One Injury Can Mean a Lifetime of Changes
Soccer fields everywhere in the middle of April in Kansas City, soccer teams scattered across the 15 acre complex, including my team and our opponents. Both teams walked on to the field, looking official in solid colored uniforms, same socks and each team had the same ponytail. We were ready to play. One team in all black and one team in royal blue, warming up with organized passing and shooting drills.[a] Warm-ups had ended, and all of the players were introduced, the referee, and two side line referees; this meant game time. I began to double knot the laces on my cleats, put my game jersey on and sprayed my goalie gloves with water for the last time before the whistle blew and the ball dropped. We took our positions on the field and the referee dropped the ball as the whistle blew with a high pitch tone.
The game had begun. Three minutes into the game, the Missouri team, wearing royal blue took their first shot. I took a wide step to the right, jumped, dived and caught the ball from the upper corner of the net. Ball in hand, I got out of the muddy pit I was sprawled out in, jogged to the top of the eighteen box, stepped, and punted the ball passed the half line. I realized this was going to be a game to remember. My team was going up the field, running and leaping, as one of my teammates took a shot and the ball was floated in. We were up 1-0 in the first 5 minutes. The fans cheered, clapped, screamed and booed as I attempted to congratulate my team. [b]
I felt a rush of adrenaline [c]as the first restart of the game took place. The other team passed the ball, dribbled it and kicked it around as if they were playing against second graders. The ball started to spin faster, it was turning darker as the mud began to cover it. Missouri ran and leaped around us like they were ballerinas on a stage. My team reacted and found a drive to snatch the ball away from the other players' light feet.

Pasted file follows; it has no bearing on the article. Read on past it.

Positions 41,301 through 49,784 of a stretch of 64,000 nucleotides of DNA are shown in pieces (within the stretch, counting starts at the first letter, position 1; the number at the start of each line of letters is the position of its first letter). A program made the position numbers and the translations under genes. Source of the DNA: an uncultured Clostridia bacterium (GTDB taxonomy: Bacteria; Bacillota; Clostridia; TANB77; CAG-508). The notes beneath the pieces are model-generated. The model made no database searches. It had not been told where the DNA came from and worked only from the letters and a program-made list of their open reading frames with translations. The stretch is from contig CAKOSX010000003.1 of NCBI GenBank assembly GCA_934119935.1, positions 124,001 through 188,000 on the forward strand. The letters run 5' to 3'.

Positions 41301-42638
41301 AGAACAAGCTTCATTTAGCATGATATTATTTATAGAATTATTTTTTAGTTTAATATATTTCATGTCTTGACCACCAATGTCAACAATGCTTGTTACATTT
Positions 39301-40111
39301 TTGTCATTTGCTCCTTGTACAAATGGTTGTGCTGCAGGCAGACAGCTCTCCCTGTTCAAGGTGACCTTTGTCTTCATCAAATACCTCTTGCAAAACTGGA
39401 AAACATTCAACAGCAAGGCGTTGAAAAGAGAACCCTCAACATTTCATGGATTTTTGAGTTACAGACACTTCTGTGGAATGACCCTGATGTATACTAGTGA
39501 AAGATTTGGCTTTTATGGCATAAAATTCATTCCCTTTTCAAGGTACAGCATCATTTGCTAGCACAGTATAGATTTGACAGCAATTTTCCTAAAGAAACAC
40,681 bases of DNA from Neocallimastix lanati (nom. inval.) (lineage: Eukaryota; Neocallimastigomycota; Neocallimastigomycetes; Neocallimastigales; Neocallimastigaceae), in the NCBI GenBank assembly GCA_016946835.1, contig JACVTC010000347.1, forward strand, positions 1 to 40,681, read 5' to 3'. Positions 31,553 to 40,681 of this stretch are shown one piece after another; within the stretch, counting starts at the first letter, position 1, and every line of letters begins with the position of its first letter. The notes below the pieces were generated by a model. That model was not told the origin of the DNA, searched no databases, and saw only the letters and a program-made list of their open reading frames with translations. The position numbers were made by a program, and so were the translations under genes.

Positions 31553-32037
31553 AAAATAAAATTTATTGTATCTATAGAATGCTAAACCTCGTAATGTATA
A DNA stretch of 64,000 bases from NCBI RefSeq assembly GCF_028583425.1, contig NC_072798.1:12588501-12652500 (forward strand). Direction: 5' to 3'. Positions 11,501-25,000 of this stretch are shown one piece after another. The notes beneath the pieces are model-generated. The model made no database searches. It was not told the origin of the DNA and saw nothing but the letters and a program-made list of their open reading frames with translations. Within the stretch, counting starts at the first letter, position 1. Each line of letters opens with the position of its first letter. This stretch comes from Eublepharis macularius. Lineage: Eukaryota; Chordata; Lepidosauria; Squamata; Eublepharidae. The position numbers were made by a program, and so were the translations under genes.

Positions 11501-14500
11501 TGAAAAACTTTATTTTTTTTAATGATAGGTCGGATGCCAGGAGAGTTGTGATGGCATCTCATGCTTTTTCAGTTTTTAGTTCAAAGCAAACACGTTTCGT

Overtaken by excitement, I screamed, "keep it up girls! We got the next one!"
We passed and dribbled our way down to the other side of the field, out of our end. One of our players shot the ball and tripped. The ball was in the net! It was a goal! Eight minutes in, we were up 2-0.
My face switched from a tint of tan to bright cherry red as I used all my breath to yell, "We are doing awesome!”
The second kickoff of the game, and they dribbled and passed around our team, light on their feet as we were diving in and tackling every pass and touch, missing every tackle and dive, they shot the ball. It spun faster, and my view became more and more unclear, coming in fast as I tried to focus on the ending point more than the speed of the ball. I dove into the mud pit that had left me black from head to toe on my right side. Landing just short of the ball as it brushed against my fingertips and rolled on the ground into the back of the now, shaking net. My self esteem had[d] gone from a ten to a four in the matter of seconds. Now 10 minutes in, they had one goal.
Mad, I got up off the mushy, muddy ground and yelled to my team, “Pick your heads up girls! We still have it! The first team to score needs to be the last team to score!”
A bit of frustration came over the girls’ eyes and posture. We had lost our fire and our drive to connect every pass, touch and run. This caused problems as we were chasing the ball, running in circles, as if we were dogs chasing our tails. The other team, finding combinations, passing around us and taking shots, as I leaned left and right. I continued to step forward and backwards, jumping violently, punching and catching, diving and sprawling, punting and throwing for 4 minutes straight as the other team was putting the ball into my box like a ball in a pinball machine[e].
My coach said to us, “Calm down and give Elise a break. We need to find our fire and pick our game up! We are playing like nine year-olds!”
I agreed with my coach and needed